In December 2019, the 13th revision of the International Geomagnetic Reference Field (IGRF) was released by the International Association of Geomagnetism and Aeronomy (IAGA) Division V Working Group V-MOD. This revision comprises two new spherical harmonic main field models for epochs 2015.0 (DGRF-2015) and 2020.0 (IGRF-2020) and a model of the predicted secular variation for the interval 2020.0 to 2025.0 (SV-2020-2025). The models were produced from candidates submitted by fifteen international teams. These teams were led by the British Geological Survey (UK), China Earthquake Administration (China), Universidad Complutense de Madrid (Spain), University of Colorado Boulder (USA), Technical University of Denmark (Denmark), GFZ German Research Centre for Geosciences (Germany), Institut de physique du globe de Paris (France), Institut des Sciences de la Terre (France), Pushkov Institute of Terrestrial Magnetism, Ionosphere and Radio Wave Propagation (Russia), Kyoto University (Japan), University of Leeds (UK), Max Planck Institute for Solar System Research (Germany), NASA Goddard Space Flight Center (USA), University of Potsdam (Germany), and Université de Strasbourg (France). The candidate models were evaluated individually and compared to all other candidates as well to the mean, median and a robust Huber-weighted model of all candidates. These analyses were used to identify, for example, the variation between the Gauss coefficients or the geographical regions where the candidate models strongly differed. The majority of candidates were sufficiently close that the differences can be explained primarily by individual modeling methodologies and data selection strategies. None of the candidates were so different as to warrant their exclusion from the final IGRF-13. The IAGA V-MOD task force thus voted for two approaches: the median of the Gauss coefficients of the candidates for the DGRF-2015 and IGRF-2020 models and the robust Huber-weighted model for the predictive SV-2020-2025. In this paper, we document the evaluation of the candidate models and provide details of the approach used to derive the final IGRF-13 products. We also perform a retrospective analysis of the IGRF-12 SV candidates over their performance period (2015–2020). Our findings suggest that forecasting secular variation can benefit from combining physics-based core modeling with satellite observations.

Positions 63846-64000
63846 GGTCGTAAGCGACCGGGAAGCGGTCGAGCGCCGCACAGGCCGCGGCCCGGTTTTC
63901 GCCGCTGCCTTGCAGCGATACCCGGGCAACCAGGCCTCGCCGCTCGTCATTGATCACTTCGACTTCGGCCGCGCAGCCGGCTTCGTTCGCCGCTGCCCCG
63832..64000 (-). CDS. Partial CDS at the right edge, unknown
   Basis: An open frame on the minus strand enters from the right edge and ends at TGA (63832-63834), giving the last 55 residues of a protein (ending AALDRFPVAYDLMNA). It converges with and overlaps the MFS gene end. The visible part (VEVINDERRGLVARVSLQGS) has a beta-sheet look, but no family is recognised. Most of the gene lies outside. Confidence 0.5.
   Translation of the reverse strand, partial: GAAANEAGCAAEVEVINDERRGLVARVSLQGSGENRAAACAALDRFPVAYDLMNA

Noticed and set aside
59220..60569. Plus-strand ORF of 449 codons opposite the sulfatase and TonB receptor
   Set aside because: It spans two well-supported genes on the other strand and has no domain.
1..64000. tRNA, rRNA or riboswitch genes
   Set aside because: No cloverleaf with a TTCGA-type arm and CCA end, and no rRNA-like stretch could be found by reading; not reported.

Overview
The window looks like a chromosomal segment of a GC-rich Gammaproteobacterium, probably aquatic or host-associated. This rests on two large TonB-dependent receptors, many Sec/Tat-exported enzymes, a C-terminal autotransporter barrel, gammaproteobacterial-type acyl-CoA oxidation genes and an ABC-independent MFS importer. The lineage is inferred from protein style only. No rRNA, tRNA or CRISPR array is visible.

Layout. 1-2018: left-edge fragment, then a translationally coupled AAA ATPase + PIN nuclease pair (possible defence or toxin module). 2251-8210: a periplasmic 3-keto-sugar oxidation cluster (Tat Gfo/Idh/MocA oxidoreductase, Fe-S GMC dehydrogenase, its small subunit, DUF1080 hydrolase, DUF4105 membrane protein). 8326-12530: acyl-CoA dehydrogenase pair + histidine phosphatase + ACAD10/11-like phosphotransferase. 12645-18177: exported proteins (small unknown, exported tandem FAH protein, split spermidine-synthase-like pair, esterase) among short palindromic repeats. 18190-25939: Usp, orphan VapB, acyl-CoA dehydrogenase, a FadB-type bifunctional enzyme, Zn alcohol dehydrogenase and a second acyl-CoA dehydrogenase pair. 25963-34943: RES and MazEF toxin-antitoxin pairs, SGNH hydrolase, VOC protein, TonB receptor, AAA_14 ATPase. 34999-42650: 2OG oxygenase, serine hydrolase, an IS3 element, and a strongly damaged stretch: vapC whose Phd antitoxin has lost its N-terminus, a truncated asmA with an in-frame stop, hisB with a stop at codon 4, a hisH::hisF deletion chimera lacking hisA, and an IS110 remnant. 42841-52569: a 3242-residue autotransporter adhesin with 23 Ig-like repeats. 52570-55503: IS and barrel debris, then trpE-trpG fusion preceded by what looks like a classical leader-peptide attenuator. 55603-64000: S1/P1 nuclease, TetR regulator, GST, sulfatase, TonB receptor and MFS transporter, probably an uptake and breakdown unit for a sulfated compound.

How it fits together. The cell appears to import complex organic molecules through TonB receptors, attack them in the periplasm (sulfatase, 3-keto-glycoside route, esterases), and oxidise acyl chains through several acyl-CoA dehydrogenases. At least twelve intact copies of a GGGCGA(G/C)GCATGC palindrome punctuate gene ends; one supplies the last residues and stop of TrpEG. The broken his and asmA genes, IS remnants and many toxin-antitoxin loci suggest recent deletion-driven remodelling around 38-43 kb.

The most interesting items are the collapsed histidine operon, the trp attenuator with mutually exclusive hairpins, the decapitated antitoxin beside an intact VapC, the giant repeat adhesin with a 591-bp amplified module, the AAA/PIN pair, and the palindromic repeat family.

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- Magnetic field modeling